Home | News | Reviews | Previews | Hardware
Call of Juarez: Bound in Blood
Score: 80%
ESRB: Mature
Publisher: Ubisoft Entertainment
Developer: Techland Software
Media: Blu-ray/1
Players: 1; 2 - 12 (Online)
Genre: First Person Shooter/ Action/ Online

Graphics & Sound:
Call of Juarez: Bound in Blood is a game of small details, both visually and gameplay-wise. There are a few noticeable problems, but the details make a big difference in the end.

One of my biggest gripes with first-person shooters is characters rarely seem like part of the environment. Think about it, how many times have you climbed a ladder with your gun drawn in front of you? Better yet, how many times have you shot an enemy just to see them fall to the ground in a well-animated, but unnatural death animation? Both make sense from a gameplay perspective (sort of), but as we try to push videogames forward, these details need to disappear. Bound in Blood isn't the first to address the issue, but it does a great job of making you feel like you're part of the experience.

All environmental interactions come with an appropriate and natural-looking reaction. When behind cover, your character draws his gun back rather than keeping it pointed forward.The animation is accompanied by a really cool "rack focus" effect, blurring out the foreground while drawing a clean focus on your target. These smaller details extend to the death animations as well. Enemies still go down with a ragdoll effect, but weighted to look like a real person falling down (or rather, the way we expect someone to go down).

Dialogue and voice acting are funny things. There's the right mix of drama and camp in performances, but the dialogue shifts wildly between bad and okay. Ray isn't as bitter as in the first game, but sounds like the kid on the playground that talks tough to sound like a bad ass, but backs down the minute anyone shows backbone and Thomas sometimes comes off as a bad Southern stereotype (though not nearly as bad as the General chasing them).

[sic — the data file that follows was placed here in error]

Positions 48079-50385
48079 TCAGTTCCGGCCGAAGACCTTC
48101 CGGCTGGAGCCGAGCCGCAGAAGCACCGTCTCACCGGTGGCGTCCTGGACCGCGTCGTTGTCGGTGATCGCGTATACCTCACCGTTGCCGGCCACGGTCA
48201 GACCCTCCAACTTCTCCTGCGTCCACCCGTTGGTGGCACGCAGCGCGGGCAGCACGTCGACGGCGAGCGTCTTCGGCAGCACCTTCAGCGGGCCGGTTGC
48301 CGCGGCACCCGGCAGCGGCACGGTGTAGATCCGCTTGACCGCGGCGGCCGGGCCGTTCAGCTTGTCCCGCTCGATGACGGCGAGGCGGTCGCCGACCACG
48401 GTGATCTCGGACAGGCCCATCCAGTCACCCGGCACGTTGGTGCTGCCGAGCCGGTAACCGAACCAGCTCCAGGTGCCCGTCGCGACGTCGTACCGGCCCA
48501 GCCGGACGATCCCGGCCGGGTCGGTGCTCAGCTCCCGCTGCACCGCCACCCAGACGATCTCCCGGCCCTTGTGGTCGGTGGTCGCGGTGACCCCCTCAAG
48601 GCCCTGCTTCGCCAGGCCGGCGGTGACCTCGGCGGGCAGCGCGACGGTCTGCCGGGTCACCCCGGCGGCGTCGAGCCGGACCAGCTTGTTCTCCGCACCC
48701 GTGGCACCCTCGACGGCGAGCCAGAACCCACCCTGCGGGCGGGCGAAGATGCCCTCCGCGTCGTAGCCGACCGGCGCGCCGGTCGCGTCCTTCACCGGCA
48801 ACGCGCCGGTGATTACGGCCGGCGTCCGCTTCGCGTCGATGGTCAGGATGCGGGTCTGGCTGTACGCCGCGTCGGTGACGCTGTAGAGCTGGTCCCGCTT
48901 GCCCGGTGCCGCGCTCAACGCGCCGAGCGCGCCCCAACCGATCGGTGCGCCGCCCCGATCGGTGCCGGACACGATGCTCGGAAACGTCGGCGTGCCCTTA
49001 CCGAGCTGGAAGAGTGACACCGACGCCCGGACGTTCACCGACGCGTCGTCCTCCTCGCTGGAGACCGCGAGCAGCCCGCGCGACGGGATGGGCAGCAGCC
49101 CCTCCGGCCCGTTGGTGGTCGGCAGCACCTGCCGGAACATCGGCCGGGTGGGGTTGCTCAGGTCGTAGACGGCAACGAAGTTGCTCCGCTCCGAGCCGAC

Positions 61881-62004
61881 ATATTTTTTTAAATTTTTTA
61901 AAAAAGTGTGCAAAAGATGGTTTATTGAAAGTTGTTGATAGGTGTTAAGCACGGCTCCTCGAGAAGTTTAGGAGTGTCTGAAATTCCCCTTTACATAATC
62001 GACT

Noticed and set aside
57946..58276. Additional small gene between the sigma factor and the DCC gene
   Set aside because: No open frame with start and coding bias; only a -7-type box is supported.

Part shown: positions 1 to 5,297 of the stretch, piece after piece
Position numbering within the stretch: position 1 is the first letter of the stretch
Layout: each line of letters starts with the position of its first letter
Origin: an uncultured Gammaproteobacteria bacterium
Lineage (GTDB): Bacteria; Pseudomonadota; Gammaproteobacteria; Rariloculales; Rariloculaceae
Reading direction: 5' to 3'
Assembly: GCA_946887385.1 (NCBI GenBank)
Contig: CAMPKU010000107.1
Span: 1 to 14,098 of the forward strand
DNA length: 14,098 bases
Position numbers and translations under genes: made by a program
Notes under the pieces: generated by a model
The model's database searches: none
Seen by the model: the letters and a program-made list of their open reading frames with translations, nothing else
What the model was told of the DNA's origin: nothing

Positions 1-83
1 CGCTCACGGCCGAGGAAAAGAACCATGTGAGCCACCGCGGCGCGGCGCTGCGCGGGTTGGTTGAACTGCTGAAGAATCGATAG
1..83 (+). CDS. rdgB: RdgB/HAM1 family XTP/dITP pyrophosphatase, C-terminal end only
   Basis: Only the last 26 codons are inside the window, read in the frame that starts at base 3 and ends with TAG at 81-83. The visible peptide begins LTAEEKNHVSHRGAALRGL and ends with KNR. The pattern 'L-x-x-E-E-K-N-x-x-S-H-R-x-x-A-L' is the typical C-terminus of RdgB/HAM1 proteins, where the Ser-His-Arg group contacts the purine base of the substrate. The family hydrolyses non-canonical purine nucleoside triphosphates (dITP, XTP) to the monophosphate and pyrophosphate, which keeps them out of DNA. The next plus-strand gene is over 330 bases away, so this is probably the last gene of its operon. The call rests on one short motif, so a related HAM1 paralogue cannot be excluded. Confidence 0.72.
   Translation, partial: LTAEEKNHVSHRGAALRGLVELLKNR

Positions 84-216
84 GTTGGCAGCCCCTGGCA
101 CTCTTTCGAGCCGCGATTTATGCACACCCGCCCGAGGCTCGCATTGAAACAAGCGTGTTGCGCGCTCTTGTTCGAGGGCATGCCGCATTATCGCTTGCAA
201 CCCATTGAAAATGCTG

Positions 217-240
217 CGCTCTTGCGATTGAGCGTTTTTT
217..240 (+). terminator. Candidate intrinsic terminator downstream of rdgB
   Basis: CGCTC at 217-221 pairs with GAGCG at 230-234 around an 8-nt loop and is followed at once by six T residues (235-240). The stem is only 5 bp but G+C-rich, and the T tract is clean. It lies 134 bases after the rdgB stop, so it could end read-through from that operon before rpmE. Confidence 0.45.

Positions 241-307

Call of Juarez: Bound in Blood begins with brothers Ray and Thomas, guns drawn, fighting over a woman. A shot is fired, only to rewind back to the duo deserting the Confederacy during the War of Northern Aggression (that's the Civil War, for you Yanks) after their family's home comes under attack. The event eventually sends the duo to Juarez, Mexico, where they search for Coronado's gold.

As stories go, Bound in Blood isn't amazing but is interesting. The start is great, but eventually comes off the tracks. For me, the real story is how Ray goes from an outlaw to God's gun-toting emissary. It's here, but feels like it was tossed in at the last minute. Again, the smaller details keep things going. I hate referring to games as "cinematic," but it is the best way to describe some of Bound in Blood's gameplay moments. There's the requisite quick-draw showdown (with a really cool play mechanic) and loads of shootouts, as well as a really awesome stealth showdown with Union soldiers in a field.

The mention of stealth might bring back some bad memories of Billy in the first game, but for the most part, stealth is optional. The real focus is on action and gunplay. Every shootout feels like a shooting gallery. Mowing down enemies is satisfying, but not particularly interesting after a few levels. Billy's missions were annoying, but offered an interesting contrast with Ray. Here, its just two different flavors.